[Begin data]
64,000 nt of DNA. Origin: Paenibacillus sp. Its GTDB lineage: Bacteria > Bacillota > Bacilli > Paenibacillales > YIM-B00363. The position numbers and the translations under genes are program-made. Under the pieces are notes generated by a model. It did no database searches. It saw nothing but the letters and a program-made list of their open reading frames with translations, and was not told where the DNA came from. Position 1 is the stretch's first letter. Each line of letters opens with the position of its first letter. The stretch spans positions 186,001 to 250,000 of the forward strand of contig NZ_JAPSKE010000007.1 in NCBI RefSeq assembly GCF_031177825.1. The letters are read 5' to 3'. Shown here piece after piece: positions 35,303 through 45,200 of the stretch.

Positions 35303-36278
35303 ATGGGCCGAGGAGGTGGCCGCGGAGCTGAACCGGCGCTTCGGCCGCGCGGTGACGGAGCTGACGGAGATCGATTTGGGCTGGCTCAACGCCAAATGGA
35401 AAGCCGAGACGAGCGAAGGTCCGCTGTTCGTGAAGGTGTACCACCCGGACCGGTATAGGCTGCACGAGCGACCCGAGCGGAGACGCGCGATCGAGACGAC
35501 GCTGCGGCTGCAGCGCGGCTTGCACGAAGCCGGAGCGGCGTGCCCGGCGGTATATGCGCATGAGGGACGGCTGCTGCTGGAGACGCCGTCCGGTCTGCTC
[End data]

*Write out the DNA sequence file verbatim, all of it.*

64,000 nt of DNA. Origin: Paenibacillus sp. Its GTDB lineage: Bacteria > Bacillota > Bacilli > Paenibacillales > YIM-B00363. The position numbers and the translations under genes are program-made. Under the pieces are notes generated by a model. It did no database searches. It saw nothing but the letters and a program-made list of their open reading frames with translations, and was not told where the DNA came from. Position 1 is the stretch's first letter. Each line of letters opens with the position of its first letter. The stretch spans positions 186,001 to 250,000 of the forward strand of contig NZ_JAPSKE010000007.1 in NCBI RefSeq assembly GCF_031177825.1. The letters are read 5' to 3'. Shown here piece after piece: positions 35,303 through 45,200 of the stretch.

Positions 35303-36278
35303 ATGGGCCGAGGAGGTGGCCGCGGAGCTGAACCGGCGCTTCGGCCGCGCGGTGACGGAGCTGACGGAGATCGATTTGGGCTGGCTCAACGCCAAATGGA
35401 AAGCCGAGACGAGCGAAGGTCCGCTGTTCGTGAAGGTGTACCACCCGGACCGGTATAGGCTGCACGAGCGACCCGAGCGGAGACGCGCGATCGAGACGAC
35501 GCTGCGGCTGCAGCGCGGCTTGCACGAAGCCGGAGCGGCGTGCCCGGCGGTATATGCGCATGAGGGACGGCTGCTGCTGGAGACGCCGTCCGGTCTGCTC